Skip to main content

Open source is the fastest way to innovate big data

ITProPortal is touring California's Silicon Valley, getting the latest from up-and-coming startups.

We spoke to Herb Cunitz, president of Hortonworks, about how Hadoop came to dominate the enterprise analytics space, and why it's still the leader in bringing the new age of big data into the enterprise.

This market is moving so quickly in terms of what's happening. And if you wind back Hadoop, it started as a way of having a scale-out architecture. It allowed you to take your storage out onto the web. And around 2011, the team at Yahoo! Decided that Hadoop was a great technology and realised that it had potential far outside the four walls of Yahoo!

So they decided to take it out to be a general data processing platform, and they founded Hortonworks. We take Apache Hadoop, which is an open source data architecture, and to turn it into an enterprise-class data platform, completely in the open.

Currently the largest Hadoop clusters out there are Yahoo!, with 32,000 nodes, and then eBay with 8,000. In Europe it's Spotify with 1,000 nodes. These are all Hadoop early adopters, and they all work with Hortonworks.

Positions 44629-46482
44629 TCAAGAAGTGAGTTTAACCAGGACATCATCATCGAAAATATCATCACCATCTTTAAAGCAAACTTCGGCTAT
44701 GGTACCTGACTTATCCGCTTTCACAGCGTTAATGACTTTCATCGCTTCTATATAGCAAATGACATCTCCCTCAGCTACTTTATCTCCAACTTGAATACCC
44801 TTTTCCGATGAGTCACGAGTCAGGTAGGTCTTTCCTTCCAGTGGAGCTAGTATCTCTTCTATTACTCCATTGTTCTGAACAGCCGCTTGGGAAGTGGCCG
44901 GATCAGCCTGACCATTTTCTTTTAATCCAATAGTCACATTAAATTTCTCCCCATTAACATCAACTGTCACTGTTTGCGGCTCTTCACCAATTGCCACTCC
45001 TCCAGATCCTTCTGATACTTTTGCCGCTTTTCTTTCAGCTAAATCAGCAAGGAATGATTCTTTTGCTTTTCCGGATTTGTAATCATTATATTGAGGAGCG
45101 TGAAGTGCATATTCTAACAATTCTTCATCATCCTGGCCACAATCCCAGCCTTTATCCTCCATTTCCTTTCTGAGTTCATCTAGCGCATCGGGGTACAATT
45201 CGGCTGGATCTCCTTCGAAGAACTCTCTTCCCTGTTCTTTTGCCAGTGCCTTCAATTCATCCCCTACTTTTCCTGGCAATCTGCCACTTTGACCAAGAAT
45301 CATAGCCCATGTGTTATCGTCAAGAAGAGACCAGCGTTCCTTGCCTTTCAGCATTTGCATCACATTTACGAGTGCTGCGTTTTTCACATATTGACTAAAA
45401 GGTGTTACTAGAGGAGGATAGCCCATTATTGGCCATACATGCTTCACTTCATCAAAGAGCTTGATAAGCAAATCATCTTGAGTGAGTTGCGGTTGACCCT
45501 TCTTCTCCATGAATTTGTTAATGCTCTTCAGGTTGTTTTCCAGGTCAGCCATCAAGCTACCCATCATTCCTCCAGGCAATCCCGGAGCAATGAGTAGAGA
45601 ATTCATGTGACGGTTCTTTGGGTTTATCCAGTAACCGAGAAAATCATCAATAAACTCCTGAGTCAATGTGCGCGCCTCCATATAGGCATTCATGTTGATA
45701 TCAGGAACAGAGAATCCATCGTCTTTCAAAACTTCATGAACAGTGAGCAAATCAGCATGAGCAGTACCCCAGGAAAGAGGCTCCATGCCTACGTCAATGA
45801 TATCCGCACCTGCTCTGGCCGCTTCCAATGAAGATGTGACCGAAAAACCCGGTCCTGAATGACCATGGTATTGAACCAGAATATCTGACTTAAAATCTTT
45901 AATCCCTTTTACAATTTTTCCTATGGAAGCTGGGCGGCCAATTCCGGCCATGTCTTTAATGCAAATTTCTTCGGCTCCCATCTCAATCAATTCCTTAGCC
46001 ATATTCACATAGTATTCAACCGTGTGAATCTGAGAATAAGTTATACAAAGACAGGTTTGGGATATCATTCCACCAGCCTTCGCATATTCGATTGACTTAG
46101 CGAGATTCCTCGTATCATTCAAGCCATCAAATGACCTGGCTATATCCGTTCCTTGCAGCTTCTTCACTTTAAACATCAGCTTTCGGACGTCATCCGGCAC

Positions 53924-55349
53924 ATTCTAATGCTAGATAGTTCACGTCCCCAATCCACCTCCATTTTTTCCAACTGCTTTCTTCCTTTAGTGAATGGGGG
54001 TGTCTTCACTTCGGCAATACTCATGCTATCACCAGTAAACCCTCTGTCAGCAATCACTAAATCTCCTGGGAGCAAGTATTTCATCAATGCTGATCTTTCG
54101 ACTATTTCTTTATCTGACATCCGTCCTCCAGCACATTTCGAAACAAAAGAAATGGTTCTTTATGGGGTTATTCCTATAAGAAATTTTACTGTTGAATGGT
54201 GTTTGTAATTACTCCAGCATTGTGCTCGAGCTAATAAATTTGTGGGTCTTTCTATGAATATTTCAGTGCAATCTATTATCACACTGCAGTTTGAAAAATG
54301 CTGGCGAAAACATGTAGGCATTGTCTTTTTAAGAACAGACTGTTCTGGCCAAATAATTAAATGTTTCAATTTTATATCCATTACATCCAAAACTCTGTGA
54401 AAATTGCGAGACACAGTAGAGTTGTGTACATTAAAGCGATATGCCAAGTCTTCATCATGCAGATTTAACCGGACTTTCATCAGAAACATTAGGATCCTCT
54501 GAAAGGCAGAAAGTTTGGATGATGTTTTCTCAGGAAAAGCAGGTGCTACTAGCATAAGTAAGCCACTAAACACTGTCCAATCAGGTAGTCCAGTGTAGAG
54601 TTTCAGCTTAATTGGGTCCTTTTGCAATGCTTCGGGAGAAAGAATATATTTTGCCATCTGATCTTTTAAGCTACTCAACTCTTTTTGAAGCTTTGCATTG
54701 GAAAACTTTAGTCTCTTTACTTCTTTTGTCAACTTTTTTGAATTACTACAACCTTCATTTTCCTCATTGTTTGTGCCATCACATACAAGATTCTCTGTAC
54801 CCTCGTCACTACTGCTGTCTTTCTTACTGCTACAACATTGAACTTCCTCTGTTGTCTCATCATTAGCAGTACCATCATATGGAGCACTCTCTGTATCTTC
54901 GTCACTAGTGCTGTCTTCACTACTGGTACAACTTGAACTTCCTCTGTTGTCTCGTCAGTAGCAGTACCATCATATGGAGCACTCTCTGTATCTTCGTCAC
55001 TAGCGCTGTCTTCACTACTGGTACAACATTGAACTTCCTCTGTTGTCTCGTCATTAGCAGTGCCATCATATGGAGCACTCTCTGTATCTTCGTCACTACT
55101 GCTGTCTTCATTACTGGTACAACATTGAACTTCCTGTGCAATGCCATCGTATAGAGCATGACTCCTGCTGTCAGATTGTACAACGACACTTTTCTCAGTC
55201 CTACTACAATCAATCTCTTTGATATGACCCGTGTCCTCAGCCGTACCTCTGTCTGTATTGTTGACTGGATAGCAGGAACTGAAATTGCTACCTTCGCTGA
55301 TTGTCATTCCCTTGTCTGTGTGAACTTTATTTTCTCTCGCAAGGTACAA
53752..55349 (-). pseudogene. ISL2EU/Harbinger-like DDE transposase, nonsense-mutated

Most customers will already have their relational databases, their data centres and so on – the traditional transactional systems. But what we've seen since 2012 and 2013, is the rise of this other type of data, which is unstructured data. From cell phone logs to GPS data, 85 per cent of data being created every year is unstructured, not transactional data. Hadoop, in our view, fits well into this environment. It doesn't replace the old architecture, it augments it – and allows the existing tools you have to access that data too.

So if you want to do batch analytics, or interact with it – that is, make a query in seconds – and actually have real-time data coming in, that's where Hadoop finds its place in the business.

And everything is open source. That means we ship it in open source, we deliver it in open source. What some organisations saw was the opportunity to bolt on some proprietary innovations, like security or the ability to have multiple clusters every time I want a new kind of workload. But we strive to eliminate vendor lock in, because open source is the single fastest way to innovate.

No decision makers want to be locked in to proprietary software. The way we make money is through support. That's to help design environments, get help, get up to speed, and manage the end to end lifecycle of products.

Think of us like a software as a service platform. We operate fundamentally like a software company.